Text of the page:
The music is perfect to accompany some of the cool actions that are available to you in the game. Like Telltale’s previous games, you have the option of walking around and examining things, but Tales adds an extra element to that. When you’re playing as Rhys, you can active his Echo Eye to get a closer look at some of the items around you; what you’ll find is pure snark and probably some information you never thought you’d want to know. Fiona has the opportunity to collect money, which is actually able to be used for some items in the game. There’s also a part when you can customize a Loader Bot’s payload, and man — it’s awesome. It’s the little things that really add to the overall game experience, and Telltale’s the leading expert in supplying that to gamers.

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Tales from the Borderlands has to be one of the most fun games I’ve played in a long time. As a fan of the series, it feels right at home among the heavy hours I’ve sunk into the franchise. But I can safely say that even if you’re not a fan of Borderlands, you’ll want to play Tales. It feels like a mix of Firefly, Cowboy Bebop, and every good show Chris Hardwick has ever done. It’s odd, riddled with likable characters, and has a dose of humor for everyone. It’s a Borderlands game adapted into a more accessible format, and it’s gearing up to be one of Telltale’s finest achievements.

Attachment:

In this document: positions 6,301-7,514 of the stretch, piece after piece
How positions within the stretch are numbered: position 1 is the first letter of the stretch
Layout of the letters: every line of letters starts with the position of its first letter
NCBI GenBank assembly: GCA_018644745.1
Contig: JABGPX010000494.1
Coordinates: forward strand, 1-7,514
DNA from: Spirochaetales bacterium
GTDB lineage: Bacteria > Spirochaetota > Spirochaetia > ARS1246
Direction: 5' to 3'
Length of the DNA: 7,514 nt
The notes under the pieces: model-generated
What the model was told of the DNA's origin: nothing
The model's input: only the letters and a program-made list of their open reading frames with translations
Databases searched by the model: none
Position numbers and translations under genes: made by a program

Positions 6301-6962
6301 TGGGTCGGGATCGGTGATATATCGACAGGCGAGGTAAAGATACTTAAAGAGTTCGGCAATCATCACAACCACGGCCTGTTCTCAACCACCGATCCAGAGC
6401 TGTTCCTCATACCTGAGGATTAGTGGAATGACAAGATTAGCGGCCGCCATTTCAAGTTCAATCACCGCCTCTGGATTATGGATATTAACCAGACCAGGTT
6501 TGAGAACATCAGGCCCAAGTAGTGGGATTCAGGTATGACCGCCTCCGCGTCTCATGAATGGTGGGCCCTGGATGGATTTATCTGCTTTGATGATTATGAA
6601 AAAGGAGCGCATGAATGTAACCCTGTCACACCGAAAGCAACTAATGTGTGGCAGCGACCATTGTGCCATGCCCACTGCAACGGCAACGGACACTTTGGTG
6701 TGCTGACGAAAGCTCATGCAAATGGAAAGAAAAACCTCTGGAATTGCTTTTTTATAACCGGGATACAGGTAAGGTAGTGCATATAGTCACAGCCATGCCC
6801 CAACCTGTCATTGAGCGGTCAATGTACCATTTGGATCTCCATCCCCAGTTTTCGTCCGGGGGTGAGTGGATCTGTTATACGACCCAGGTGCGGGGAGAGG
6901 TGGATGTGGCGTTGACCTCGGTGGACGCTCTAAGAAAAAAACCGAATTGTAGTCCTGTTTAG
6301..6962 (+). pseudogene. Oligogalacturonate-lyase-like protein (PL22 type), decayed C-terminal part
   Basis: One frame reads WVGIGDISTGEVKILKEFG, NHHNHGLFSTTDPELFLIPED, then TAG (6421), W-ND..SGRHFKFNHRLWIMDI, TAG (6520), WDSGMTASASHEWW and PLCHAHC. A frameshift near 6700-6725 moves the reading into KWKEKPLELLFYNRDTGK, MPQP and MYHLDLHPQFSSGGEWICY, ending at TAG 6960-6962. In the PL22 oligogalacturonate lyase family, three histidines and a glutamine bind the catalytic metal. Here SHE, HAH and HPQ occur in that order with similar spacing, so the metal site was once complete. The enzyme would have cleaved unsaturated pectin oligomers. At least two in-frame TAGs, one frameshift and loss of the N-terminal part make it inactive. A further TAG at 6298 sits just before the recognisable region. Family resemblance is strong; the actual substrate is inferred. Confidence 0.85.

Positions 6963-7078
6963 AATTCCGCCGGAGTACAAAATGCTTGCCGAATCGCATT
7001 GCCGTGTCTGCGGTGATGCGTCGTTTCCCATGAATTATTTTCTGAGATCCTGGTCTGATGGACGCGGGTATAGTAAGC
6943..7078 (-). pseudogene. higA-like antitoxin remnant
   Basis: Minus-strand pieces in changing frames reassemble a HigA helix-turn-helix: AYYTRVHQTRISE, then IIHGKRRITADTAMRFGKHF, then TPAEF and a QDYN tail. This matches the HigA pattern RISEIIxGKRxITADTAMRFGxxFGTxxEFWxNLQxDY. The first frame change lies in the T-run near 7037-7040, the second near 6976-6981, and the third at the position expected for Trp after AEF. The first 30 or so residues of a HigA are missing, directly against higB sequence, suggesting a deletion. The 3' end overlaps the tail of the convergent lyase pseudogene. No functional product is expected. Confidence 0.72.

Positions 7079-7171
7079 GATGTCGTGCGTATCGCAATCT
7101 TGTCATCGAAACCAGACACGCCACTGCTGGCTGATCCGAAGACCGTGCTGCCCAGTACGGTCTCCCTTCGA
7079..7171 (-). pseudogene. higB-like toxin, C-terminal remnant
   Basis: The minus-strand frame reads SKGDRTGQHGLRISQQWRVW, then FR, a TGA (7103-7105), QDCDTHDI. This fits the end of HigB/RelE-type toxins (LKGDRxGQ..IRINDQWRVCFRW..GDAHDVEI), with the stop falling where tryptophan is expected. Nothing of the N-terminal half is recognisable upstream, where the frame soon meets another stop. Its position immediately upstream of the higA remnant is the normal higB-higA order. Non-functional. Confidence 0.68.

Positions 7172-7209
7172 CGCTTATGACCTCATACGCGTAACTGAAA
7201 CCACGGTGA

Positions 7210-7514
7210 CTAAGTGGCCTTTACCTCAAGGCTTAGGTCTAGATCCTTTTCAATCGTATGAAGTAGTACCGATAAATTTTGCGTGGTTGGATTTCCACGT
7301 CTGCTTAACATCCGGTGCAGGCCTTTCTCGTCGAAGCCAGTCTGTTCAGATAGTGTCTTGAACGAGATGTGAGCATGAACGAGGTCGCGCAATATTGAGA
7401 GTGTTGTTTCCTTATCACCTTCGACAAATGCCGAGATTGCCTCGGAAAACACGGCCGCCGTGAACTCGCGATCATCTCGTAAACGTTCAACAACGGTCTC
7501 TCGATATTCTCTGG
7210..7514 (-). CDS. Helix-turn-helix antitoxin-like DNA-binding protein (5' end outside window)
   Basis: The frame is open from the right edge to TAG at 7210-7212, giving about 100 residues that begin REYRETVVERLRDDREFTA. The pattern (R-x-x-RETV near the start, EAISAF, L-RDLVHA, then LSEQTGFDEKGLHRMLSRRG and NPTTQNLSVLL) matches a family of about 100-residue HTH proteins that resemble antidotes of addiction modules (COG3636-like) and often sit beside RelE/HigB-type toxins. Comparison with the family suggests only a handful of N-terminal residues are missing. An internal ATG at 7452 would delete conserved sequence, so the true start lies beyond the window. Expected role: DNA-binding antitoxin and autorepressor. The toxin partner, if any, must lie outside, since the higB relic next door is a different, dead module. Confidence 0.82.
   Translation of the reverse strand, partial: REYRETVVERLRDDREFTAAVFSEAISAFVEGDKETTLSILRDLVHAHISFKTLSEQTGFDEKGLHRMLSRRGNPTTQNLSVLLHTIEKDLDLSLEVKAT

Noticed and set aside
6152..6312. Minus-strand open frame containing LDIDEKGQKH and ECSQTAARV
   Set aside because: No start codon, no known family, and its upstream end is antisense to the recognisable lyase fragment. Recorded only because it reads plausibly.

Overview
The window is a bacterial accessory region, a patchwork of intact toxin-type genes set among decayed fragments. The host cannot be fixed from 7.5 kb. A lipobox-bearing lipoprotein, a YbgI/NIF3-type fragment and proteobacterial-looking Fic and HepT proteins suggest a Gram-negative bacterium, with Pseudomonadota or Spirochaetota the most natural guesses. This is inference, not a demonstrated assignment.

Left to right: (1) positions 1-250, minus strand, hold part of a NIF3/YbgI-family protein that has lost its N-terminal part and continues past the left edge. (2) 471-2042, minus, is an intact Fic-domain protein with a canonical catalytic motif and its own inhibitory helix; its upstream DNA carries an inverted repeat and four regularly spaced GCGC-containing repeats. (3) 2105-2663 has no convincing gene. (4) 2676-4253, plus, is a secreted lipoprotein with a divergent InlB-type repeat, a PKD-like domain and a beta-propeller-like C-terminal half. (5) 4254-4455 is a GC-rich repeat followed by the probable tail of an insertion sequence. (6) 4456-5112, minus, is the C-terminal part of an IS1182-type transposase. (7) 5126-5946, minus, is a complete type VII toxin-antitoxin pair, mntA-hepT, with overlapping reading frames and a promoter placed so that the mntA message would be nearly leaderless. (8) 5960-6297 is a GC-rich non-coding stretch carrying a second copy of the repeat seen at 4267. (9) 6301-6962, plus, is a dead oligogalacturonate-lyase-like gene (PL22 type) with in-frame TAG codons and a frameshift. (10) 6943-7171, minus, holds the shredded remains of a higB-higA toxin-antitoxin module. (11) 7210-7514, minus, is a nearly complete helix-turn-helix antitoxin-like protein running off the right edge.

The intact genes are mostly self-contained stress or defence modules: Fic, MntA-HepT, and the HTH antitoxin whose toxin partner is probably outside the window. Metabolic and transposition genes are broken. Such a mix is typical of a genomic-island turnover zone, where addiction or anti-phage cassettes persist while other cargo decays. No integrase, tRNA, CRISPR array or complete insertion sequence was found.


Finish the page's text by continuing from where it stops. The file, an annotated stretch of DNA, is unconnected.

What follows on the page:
The first episode runs around two and a half hours, and while it sometimes feels like you’re watching more of a movie than playing an actual game, the price tag of $4.99 has never felt so worth it. You can also pick up the season pass, granting you access to all 5 episodes, for around $20. So get ready to journey back to Pandora, and be sure to buckle up — it’s going to be a weird and bumpy ride.

Tales from the Borderlands is available now for PlayStation 3, PlayStation 4, Xbox One and PC, with a Xbox 360 release coming December 3rd.

This review is based on a digital copy of Tales from the Borderlands for the PlayStation 4 provided by Telltale Games.

Tales from the Borderlands -- Episode One
  • Story
  • Graphics
  • Gameplay
  • Sound
  • Value